En route, I stopped at a corner joint the cheesemongers called Chinese Coffee. I forget its real name. To us, it was, and always will be, Chinese Coffee. Most winter days I got hot tea to warm me the last few blocks to work. Occasionally, there was a donut. On the really horrible days — the days I had to walk backwards to keep out the worst of the howling wind — I got hot cocoa.
It was a reward to myself for merely existing in such weather. The biggest they had. 20 ounces. Just enough to get me to work and last through the initial setup. When one of the bakeries delivered fresh bread so hot it hurt to hold, we would break one open and savor the steam and aroma. The Italian guys would eat it plain or dip it into a bit of olive oil with sea salt.
Me? I'd pull off little chunks of hot bread and dip in my cocoa for that last little push of inspiration before we raised the blinds and let in the customers stamping their feet and rubbing their hands together, trying to find their own warm places.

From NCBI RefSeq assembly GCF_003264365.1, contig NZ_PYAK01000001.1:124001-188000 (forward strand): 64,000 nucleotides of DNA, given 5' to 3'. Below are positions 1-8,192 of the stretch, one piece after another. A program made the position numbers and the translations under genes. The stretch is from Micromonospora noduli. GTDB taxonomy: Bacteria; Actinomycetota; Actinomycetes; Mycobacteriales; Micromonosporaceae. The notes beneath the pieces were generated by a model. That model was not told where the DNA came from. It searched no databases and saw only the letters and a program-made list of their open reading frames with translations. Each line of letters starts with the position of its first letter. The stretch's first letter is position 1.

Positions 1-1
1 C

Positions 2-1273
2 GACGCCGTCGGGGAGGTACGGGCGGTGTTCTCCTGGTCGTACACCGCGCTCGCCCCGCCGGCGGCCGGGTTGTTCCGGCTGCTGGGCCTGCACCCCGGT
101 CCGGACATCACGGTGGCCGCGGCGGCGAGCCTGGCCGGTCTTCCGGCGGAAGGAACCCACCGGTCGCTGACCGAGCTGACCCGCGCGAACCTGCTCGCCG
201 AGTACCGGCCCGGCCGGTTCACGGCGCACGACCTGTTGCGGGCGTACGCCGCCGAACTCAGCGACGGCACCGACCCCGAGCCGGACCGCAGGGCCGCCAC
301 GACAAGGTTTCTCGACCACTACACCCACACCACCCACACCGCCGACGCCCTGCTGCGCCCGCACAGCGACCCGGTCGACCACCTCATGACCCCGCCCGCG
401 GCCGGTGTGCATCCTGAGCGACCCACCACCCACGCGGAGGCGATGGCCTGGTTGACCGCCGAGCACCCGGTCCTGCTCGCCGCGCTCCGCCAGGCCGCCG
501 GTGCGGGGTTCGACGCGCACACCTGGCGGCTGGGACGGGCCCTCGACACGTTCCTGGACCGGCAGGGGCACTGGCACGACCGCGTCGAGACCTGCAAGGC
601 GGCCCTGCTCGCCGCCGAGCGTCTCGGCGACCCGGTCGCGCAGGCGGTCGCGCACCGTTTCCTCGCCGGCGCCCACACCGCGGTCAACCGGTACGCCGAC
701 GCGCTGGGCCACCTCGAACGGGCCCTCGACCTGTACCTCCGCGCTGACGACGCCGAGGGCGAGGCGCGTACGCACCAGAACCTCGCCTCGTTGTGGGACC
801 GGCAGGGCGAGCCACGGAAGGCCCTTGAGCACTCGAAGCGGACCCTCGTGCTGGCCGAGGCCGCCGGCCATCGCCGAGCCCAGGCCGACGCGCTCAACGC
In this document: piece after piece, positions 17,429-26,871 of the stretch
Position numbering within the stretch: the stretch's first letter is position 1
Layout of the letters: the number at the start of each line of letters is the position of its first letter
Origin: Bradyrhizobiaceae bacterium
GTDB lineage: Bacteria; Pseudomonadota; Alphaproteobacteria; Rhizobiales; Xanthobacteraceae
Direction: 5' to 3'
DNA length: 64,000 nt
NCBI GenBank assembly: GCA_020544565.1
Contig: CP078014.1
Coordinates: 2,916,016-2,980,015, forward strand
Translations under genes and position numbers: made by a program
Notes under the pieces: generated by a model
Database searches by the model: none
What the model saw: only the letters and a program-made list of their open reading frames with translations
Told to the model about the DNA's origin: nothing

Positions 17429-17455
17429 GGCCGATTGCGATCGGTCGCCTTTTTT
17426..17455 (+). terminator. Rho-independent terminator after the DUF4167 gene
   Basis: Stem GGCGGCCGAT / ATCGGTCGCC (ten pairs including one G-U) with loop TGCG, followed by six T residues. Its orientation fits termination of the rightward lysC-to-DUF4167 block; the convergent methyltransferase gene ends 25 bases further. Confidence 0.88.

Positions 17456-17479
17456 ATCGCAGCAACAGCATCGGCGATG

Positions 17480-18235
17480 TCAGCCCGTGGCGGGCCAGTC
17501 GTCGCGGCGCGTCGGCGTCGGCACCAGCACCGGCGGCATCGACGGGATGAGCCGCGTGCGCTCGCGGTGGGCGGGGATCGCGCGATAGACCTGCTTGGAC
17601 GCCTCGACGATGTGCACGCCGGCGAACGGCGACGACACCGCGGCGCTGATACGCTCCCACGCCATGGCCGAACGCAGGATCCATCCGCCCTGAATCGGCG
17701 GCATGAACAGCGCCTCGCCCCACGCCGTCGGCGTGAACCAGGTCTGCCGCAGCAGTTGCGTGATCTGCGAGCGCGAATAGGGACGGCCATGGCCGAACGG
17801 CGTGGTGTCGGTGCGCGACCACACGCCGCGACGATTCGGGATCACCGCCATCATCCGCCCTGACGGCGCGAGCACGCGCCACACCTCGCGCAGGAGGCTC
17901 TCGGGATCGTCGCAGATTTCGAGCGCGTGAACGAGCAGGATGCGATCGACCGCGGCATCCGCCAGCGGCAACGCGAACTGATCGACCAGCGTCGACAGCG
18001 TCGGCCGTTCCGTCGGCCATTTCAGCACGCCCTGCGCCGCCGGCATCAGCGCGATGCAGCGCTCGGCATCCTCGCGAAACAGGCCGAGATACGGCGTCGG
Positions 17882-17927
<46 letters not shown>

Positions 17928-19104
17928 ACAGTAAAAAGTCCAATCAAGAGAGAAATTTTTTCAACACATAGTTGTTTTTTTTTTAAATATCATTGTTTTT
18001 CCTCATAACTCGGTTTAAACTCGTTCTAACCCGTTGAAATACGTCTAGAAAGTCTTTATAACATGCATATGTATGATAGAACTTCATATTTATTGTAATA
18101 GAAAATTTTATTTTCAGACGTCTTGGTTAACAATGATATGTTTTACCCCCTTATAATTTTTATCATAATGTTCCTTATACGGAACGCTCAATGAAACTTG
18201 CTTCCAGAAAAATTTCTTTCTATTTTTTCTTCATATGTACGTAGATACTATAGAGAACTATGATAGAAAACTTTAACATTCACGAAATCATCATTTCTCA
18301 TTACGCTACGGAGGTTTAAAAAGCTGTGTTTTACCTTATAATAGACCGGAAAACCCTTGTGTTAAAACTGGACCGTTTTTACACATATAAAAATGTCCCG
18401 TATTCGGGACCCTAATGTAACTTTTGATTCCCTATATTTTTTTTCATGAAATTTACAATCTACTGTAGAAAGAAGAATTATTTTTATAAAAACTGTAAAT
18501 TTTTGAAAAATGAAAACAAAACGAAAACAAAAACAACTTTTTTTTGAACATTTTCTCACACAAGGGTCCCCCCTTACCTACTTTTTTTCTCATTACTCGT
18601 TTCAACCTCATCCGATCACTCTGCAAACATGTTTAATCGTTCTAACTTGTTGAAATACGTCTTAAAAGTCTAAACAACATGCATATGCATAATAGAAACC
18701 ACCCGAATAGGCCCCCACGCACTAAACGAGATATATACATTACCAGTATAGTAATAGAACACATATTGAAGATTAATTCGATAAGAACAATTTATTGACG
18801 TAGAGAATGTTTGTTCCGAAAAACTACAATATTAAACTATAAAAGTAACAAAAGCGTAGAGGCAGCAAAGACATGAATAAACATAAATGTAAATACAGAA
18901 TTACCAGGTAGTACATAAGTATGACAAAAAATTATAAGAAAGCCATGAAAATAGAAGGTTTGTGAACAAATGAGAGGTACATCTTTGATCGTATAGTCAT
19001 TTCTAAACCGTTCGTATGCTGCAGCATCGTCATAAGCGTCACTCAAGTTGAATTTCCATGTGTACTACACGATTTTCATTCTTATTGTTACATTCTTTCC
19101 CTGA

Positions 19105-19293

San Diego mornings are nothing like that, but I keep a jar of cocoa mix in the pantry for those days when there's a definite bite in the air. Today was one of those days.
9th Street Hot Cocoa Mix
2 c/300g 10X (confectioner's) sugar
1 c/100g cocoa powder
2.5 c/300g full-fat powdered milk
1 tsp fine-grain salt
2 tsp cornstarch
Sift all of the ingredients into a bowl and whisk until thoroughly combined. Store in a cool, dark place.
To make a cup of hot cocoa, fill a mug 1/3 full with the mix, then top off with either boiling water or hot milk. Stir to combine.
Goes well with:
- Chartreuse Hot Chocolate — I'd actually use a higher-grade, full-on chocolate for the spiked version, but it's one more way to get through a hard morning. Or night.